5.07.2006

No, no, but this is one that was yes

Dear Miss Snark,

An agent I queried responded to say he'd passed my email on to an assistant who was interested in that sort of work, which I take to be a good sign! It was just a little strange, though, to read on and see that he'd included advertisements for published books by the agency's other clients. Is this a normal sales strategy?


I've come down hard on my colleagues who use rejection letters, or rejection emails as a venue to announce or sell their own books on writing/how to get published etc. I find it not only insensitive, but bad bad manners. It's like your boss selling Amway at work, or state sponsored religion: there's an element of unspoken coercion based on an imbalance in power that just does not sit will with my egalitarian self.

Announcements about client books are different.

First, it's a good idea to see what the agent took on and sold. That's pretty helpful info. Second, you can get the books out of the library. And third, yes, as an agent, part of my job is to talk about the books my clients write. If I take you on, I'll be talking about yours as well.

One of the biggest parts of my job is making connections for my authors. I do this by keeping my ear to the ground for publishers who are starting up new lines, editors who are moving to different houses, and anthologies that are looking for submissions. One of the ways I also do it is by putting my clients' names out in to the world in a variety of ways. You never know who's reading.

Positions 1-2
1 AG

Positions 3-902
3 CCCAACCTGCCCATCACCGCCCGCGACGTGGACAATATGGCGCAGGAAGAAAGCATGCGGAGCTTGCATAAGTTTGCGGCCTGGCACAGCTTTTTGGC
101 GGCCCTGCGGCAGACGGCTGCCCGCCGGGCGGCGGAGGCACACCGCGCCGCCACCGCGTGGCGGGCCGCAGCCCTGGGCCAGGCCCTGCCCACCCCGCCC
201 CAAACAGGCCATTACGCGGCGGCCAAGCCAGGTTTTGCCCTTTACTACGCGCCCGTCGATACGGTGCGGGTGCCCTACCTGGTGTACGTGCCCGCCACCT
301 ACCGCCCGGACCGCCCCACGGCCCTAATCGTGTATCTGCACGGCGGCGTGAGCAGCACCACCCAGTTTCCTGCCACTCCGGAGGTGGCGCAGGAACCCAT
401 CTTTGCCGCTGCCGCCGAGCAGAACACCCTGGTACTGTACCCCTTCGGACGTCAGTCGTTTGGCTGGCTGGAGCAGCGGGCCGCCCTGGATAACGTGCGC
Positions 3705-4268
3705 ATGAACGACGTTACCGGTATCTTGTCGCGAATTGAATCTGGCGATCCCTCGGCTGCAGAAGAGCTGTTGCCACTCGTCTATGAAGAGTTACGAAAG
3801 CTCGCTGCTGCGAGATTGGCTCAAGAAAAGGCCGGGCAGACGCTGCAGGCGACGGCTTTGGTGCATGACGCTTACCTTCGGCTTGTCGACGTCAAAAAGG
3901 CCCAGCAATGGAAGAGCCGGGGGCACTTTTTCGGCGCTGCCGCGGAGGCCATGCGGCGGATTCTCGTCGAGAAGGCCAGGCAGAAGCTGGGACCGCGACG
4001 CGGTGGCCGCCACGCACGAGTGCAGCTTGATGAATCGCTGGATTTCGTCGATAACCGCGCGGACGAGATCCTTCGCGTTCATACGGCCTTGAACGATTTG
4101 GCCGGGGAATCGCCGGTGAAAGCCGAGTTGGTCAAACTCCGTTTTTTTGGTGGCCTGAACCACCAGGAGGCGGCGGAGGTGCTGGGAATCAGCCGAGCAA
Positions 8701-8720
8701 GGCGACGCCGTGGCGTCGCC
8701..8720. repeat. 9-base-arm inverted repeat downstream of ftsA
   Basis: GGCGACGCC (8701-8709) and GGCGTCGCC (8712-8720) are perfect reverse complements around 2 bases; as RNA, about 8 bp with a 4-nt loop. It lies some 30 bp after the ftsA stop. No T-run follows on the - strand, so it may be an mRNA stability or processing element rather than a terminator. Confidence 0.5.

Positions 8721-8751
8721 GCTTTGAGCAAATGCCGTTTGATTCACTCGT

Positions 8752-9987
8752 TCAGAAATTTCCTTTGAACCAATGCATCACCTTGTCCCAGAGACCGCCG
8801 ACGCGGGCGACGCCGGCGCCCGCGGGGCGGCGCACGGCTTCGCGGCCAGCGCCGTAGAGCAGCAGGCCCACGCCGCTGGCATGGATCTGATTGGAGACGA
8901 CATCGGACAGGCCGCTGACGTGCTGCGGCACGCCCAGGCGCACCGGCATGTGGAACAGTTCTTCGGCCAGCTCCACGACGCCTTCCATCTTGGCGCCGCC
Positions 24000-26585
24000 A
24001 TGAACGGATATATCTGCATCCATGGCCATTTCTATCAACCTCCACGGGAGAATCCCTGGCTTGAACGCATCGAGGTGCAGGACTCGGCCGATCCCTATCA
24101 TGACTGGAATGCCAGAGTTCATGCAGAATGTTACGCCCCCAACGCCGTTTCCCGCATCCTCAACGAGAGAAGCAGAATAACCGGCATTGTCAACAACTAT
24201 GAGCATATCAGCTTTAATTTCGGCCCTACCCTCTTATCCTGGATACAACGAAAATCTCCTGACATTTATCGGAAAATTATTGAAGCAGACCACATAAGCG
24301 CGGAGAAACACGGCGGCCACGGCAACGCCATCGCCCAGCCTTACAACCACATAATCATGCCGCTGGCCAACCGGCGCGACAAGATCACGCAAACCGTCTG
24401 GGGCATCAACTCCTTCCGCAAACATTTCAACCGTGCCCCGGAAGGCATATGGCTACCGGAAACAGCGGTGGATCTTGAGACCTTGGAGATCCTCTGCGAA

I agree it can seem a trifle pushy, but good agents ARE pushy and aggressive. The best of us do it without being obnoxious...or we try to.

5 comments:

Anonymous said...

Some people, especially those in large agencies, may also use corporate-type email programs that automatically include "footer material", which, in this case, would logically consist of clients' books. It's entirely possible that those advertisements appear at the end of every email that person sends, whether it's your rejection notice, an okey-dokey to lunch with an editor, or a please-stop-sending-me-those-stupid-jokes email to his brother-in-law.